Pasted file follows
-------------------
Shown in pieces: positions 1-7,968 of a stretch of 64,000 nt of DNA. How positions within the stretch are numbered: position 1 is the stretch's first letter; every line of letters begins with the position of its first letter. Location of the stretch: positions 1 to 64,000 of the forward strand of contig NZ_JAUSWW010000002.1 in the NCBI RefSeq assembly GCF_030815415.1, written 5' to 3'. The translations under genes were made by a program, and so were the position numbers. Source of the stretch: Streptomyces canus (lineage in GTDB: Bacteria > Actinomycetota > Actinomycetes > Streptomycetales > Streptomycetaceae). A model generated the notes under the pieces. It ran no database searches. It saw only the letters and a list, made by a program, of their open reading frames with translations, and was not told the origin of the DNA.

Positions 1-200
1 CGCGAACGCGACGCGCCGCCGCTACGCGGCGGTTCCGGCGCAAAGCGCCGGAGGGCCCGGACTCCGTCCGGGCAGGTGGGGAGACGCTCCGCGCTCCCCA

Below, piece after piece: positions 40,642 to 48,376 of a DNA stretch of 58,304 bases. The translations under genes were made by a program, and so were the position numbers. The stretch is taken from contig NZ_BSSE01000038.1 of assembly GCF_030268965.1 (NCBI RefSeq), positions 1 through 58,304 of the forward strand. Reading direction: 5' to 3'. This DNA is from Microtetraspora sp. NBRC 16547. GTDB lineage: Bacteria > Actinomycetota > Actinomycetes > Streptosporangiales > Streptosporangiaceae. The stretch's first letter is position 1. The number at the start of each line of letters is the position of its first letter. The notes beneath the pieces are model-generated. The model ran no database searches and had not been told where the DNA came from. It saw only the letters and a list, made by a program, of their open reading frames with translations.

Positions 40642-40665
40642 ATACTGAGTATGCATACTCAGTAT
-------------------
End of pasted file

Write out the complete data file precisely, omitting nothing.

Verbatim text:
Shown in pieces: positions 1-7,968 of a stretch of 64,000 nt of DNA. How positions within the stretch are numbered: position 1 is the stretch's first letter; every line of letters begins with the position of its first letter. Location of the stretch: positions 1 to 64,000 of the forward strand of contig NZ_JAUSWW010000002.1 in the NCBI RefSeq assembly GCF_030815415.1, written 5' to 3'. The translations under genes were made by a program, and so were the position numbers. Source of the stretch: Streptomyces canus (lineage in GTDB: Bacteria > Actinomycetota > Actinomycetes > Streptomycetales > Streptomycetaceae). A model generated the notes under the pieces. It ran no database searches. It saw only the letters and a list, made by a program, of their open reading frames with translations, and was not told the origin of the DNA.

Positions 1-200
1 CGCGAACGCGACGCGCCGCCGCTACGCGGCGGTTCCGGCGCAAAGCGCCGGAGGGCCCGGACTCCGTCCGGGCAGGTGGGGAGACGCTCCGCGCTCCCCA

Below, piece after piece: positions 40,642 to 48,376 of a DNA stretch of 58,304 bases. The translations under genes were made by a program, and so were the position numbers. The stretch is taken from contig NZ_BSSE01000038.1 of assembly GCF_030268965.1 (NCBI RefSeq), positions 1 through 58,304 of the forward strand. Reading direction: 5' to 3'. This DNA is from Microtetraspora sp. NBRC 16547. GTDB lineage: Bacteria > Actinomycetota > Actinomycetes > Streptosporangiales > Streptosporangiaceae. The stretch's first letter is position 1. The number at the start of each line of letters is the position of its first letter. The notes beneath the pieces are model-generated. The model ran no database searches and had not been told where the DNA came from. It saw only the letters and a list, made by a program, of their open reading frames with translations.

Positions 40642-40665
40642 ATACTGAGTATGCATACTCAGTAT